moon landings

moon landings

The Moon Missions were Faked by NASA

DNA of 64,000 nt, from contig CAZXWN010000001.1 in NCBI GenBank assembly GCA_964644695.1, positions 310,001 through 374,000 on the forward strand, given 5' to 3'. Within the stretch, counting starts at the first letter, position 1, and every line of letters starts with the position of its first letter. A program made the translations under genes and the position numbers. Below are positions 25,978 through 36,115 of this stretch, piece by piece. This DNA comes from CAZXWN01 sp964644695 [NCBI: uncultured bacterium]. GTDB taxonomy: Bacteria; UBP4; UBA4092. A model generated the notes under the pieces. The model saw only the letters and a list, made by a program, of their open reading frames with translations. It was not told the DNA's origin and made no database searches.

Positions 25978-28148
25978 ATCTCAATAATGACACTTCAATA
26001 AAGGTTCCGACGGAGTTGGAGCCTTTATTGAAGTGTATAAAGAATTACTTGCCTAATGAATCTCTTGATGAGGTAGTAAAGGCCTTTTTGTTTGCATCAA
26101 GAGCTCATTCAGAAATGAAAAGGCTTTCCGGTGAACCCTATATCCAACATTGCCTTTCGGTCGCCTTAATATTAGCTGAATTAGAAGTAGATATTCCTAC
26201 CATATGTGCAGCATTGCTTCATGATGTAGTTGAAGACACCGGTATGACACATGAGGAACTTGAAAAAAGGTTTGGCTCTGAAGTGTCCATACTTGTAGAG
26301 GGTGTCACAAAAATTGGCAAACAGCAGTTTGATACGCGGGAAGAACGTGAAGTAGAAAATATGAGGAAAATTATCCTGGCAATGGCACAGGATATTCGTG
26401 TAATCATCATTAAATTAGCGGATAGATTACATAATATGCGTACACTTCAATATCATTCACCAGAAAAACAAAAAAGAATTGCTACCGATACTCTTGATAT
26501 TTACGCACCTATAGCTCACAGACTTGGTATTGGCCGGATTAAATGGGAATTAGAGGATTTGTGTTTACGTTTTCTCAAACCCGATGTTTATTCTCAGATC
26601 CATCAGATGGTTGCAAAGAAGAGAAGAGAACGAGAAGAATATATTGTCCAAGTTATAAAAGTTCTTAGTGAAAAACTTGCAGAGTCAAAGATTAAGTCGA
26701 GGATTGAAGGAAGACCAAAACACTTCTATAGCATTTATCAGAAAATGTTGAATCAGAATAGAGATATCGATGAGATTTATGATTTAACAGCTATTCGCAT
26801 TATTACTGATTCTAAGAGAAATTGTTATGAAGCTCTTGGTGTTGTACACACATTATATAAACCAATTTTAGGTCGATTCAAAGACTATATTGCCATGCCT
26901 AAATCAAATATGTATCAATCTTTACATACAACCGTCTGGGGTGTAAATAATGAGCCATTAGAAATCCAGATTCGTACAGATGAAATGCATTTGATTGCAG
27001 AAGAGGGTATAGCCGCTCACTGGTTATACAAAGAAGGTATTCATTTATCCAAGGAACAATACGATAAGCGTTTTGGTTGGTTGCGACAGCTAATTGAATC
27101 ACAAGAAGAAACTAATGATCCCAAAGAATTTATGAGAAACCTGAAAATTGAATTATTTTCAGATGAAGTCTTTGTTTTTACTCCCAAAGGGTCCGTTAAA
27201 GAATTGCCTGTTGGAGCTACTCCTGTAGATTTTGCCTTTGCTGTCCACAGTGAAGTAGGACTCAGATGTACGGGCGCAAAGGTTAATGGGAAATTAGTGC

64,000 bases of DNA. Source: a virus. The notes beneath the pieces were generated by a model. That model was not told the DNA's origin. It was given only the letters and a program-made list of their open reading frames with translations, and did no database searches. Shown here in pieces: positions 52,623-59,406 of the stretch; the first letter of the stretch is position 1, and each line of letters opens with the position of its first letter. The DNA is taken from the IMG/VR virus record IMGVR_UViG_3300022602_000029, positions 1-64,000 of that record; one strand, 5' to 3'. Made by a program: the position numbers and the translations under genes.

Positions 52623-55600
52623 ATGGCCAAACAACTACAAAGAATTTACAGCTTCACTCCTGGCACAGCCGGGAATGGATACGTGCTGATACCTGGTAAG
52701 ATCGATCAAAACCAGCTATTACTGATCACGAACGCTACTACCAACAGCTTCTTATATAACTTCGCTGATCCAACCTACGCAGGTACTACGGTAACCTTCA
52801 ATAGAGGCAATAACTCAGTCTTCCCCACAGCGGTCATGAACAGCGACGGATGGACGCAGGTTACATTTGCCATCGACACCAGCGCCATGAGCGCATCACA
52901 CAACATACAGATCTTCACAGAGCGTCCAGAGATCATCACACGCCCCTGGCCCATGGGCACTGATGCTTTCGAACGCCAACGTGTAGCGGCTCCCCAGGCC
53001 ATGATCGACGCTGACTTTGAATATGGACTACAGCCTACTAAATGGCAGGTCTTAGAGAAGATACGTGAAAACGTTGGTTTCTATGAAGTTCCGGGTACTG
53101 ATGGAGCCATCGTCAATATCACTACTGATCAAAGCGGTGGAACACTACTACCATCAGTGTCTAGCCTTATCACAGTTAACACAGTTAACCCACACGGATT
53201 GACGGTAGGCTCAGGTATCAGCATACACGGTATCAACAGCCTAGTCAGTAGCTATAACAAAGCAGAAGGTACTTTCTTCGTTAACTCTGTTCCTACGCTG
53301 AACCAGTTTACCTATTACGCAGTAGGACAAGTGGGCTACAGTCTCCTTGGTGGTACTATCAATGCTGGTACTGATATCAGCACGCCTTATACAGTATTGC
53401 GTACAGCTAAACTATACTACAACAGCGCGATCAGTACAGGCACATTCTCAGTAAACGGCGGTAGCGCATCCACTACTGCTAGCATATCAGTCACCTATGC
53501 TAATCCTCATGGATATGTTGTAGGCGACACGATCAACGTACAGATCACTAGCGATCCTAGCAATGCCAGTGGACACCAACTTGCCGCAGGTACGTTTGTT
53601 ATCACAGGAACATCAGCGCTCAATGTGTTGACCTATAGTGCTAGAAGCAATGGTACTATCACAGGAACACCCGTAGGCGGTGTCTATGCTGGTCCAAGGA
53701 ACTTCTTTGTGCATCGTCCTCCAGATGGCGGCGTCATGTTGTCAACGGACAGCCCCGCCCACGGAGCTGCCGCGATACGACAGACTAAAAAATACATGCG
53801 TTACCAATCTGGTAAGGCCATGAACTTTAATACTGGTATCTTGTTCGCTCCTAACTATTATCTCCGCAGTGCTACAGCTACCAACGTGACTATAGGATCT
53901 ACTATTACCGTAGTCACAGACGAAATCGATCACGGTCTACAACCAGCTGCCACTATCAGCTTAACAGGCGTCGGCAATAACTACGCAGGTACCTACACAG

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The Moon landing conspiracy theories claim that some or all elements of the Apollo program and the associated Moon landings were hoaxes staged by NASA and members of other organizations. Various groups and individuals have made such conspiracy claims since the mid-1970s. The most notable claim is that the six manned landings (1969--1972) were faked and that the twelve Apollo astronauts did not walk on the Moon. Conspiracy theorists (henceforth conspiracists) base their claims on the notion that NASA and others knowingly misled the public into believing the landings happened by manufacturing, destroying, or tampering with evidence; including photos, telemetry tapes, transmissions, rock samples, and even some key witnesses. The first book about the subject, Bill Kaysing's We Never Went to the Moon: America's Thirty Billion Dollar Swindle, was written in 1974, two years after the Apollo Moon flights had ended, and self-published in 1976. The Flat Earth Society was one of the first organizations to accuse NASA of faking the landings, arguing that they were staged by Hollywood with Walt Disney sponsorship, based on a script by Arthur C. Clarke and directed by Stanley Kubrick. Folklorist Linda Dégh (de) suggests that writer-director Peter Hyams' 1978 film Capricorn One, which shows a hoaxed journey to Mars in a spacecraft that looks identical to the Apollo craft, may have given a boost to the hoax theory's popularity in the post-Vietnam War era. The United States government deemed it vital that it win the Space Race against the Soviet Union. Going to the Moon would be risky and expensive, as exemplified by President John F. Kennedy famously stating that the United States chose to go because it was hard. A main reason for the race to the Moon was the Cold War. Philip Plait says in Bad Astronomy that the Soviets—with their own competing Moon program, an extensive intelligence network and a formidable scientific community able to analyze NASA data—would have cried foul if the United States tried to fake a Moon landing, especially since their own program had failed. Proving a hoax would have been a huge propaganda win for the Soviets. Bart Sibrel responded, "the Soviets did not have the capability to track deep spacecraft until late in 1972, immediately after which, the last three Apollo missions were abruptly cancelled." However, the Soviets had been sending unmanned spacecraft to the Moon since 1959, and "during 1962, deep space tracking facilities were introduced at IP-15 in Ussuriisk and IP-16 in Evpatoria (Crimean Peninsula), while Saturn communication stations were added to IP-3, 4 and 14," the latter having a 100 million km range. The Soviet Union tracked the Apollo missions at the Space Transmissions Corps, which was "fully equipped with the latest intelligence-gathering and surveillance equipment." Vasily Mishin, in an interview for the article "The Moon Programme That Faltered," describes how the Soviet Moon program dwindled after the Apollo landings.